WARNING: THE CONTENTS OF THIS PACKAGE ARE AS DELICIOUS AS THEY APPEAR
These Dorito bags were far and away the hottest item at Hempfest. I had to beg a cop to give me one (“I’m media! Please!!”) because they were going so fast. I noticed more than a few covetous glares at the bright-red package poking out of my “CannabisNow magazine” bag. And no way did I eat them. I’m going to sell the bag on eBay. Or to the Smithsonian.
Anyway, not everyone was happy about the Seattle PD’s outreach efforts. One of the first booths in the festival (which covered a narrow, 1.5-mile-long park) was for Dr. Bronner’s Magic Soaps, a company that sells organic, eco-friendly, fair-trade, multi-purpose soap, as well as hemp T-shirts and some other stuff. A banner inside the booth had a picture of an old man (Dr. Bronner, I presumed) and the phrase, “‘We are all brothers and sisters and we should take care of each other and spaceship earth!’ ALL-ONE! Constructive capitalism is where you share the profit with workers and the earth from which you made it!”
Dr. Bronner’s vision of the rightful sharing of Spaceship Earth does not seem to involve Doritos. I feel comfortable reporting that because in the tent Adam Eidinger, a representative of the Magic Soaps, was making a public-service announcement via microphone into the crowd of attendees flowing past his booth about the danger of said police Doritos. “It’s really sad this isn’t a hemp chip!” he proclaimed. “This is a wolf in sheep’s clothing. Beware of the Doritos! They’ll make you obese! They’ll give you health problems!”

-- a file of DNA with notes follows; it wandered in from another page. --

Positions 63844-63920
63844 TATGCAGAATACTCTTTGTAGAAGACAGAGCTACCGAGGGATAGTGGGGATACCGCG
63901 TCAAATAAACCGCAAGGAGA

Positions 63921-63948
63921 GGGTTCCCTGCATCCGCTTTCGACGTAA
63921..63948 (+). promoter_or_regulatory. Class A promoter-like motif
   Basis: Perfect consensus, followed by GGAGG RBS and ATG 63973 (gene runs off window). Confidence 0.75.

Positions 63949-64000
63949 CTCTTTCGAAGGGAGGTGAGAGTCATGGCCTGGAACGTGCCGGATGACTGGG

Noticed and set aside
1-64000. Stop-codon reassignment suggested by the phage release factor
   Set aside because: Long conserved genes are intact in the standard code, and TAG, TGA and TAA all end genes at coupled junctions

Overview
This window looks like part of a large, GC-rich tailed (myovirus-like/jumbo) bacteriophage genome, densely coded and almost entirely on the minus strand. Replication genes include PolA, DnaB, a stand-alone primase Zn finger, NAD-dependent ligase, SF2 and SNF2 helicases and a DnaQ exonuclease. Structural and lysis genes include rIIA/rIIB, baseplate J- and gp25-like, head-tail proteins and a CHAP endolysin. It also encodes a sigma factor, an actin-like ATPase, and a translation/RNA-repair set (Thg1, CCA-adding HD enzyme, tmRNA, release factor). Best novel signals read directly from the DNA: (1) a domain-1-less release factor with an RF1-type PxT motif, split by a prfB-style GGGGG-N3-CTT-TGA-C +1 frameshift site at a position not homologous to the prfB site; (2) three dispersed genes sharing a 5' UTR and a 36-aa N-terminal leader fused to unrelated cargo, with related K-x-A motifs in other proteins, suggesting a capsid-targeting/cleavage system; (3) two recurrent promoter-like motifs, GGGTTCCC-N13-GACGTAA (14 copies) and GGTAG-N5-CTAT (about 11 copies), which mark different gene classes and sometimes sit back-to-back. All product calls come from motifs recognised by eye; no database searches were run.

“Stoners are much smarter than the police give us credit for, alright?” he added. “We know a wolf in sheep’s clothing. This is a wolf in sheep’s clothing, right here.”
But Doritos aren’t the only source of conflict for Evergreen State cannabis advocates. Not all the festival’s participants were thrilled about the passage of Initiative 502, which legalized recreational marijuana. There was widespread opposition to the initiative among the state’s medical-marijuana industry, especially the co-ops. Medical-marijuana purveyors worried, for one, that the law’s provisions intended to prevent DUIs would make non-intoxicated patients of theirs vulnerable to arrest. Opponents also worried that taxes on recreational marijuana would make it too expensive for legal purveyors to compete with black-market prices. I-502 supporters called these concerns overblown and unserious. It was a messy, divisive fight and caused some ugliness at Hempfest last year (see Dominic Holden’s account in Seattle’s alt-weekly The Stranger). Though this year’s weekend had a celebratory tone, the Hempfest organization didn’t take a side in the debate.